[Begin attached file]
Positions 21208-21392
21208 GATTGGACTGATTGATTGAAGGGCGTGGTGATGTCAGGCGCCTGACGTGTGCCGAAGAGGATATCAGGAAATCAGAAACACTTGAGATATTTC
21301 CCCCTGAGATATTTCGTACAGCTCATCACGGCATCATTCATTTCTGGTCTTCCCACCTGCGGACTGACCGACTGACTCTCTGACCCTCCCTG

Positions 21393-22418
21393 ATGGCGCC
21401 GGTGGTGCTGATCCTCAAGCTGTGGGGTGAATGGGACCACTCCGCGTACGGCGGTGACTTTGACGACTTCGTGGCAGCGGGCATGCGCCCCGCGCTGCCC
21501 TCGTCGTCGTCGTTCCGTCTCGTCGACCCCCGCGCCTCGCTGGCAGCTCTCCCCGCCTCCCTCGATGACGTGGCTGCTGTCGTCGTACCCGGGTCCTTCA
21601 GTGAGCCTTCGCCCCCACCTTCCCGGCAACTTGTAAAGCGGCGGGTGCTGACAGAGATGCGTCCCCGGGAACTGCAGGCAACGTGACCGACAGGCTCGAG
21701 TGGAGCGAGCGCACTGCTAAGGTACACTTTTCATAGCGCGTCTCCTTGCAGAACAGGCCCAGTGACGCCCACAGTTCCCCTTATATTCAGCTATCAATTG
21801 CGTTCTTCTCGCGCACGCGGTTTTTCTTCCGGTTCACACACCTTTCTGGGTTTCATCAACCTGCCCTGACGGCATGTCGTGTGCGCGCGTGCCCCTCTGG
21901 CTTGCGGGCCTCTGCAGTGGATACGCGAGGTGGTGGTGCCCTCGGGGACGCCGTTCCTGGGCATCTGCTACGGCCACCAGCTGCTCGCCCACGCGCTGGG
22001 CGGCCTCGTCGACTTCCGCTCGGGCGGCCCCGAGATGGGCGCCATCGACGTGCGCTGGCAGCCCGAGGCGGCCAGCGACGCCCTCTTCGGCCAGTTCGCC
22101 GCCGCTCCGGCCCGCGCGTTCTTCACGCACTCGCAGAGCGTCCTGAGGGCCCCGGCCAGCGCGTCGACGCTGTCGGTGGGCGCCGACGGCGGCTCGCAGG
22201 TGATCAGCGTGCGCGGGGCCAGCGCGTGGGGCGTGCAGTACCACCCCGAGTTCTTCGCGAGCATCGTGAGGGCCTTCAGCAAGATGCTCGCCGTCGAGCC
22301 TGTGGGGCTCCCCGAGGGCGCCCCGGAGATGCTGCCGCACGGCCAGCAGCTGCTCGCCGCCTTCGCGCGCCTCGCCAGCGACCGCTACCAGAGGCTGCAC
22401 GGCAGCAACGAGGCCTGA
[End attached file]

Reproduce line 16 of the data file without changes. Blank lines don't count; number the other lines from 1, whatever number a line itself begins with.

22401 GGCAGCAACGAGGCCTGA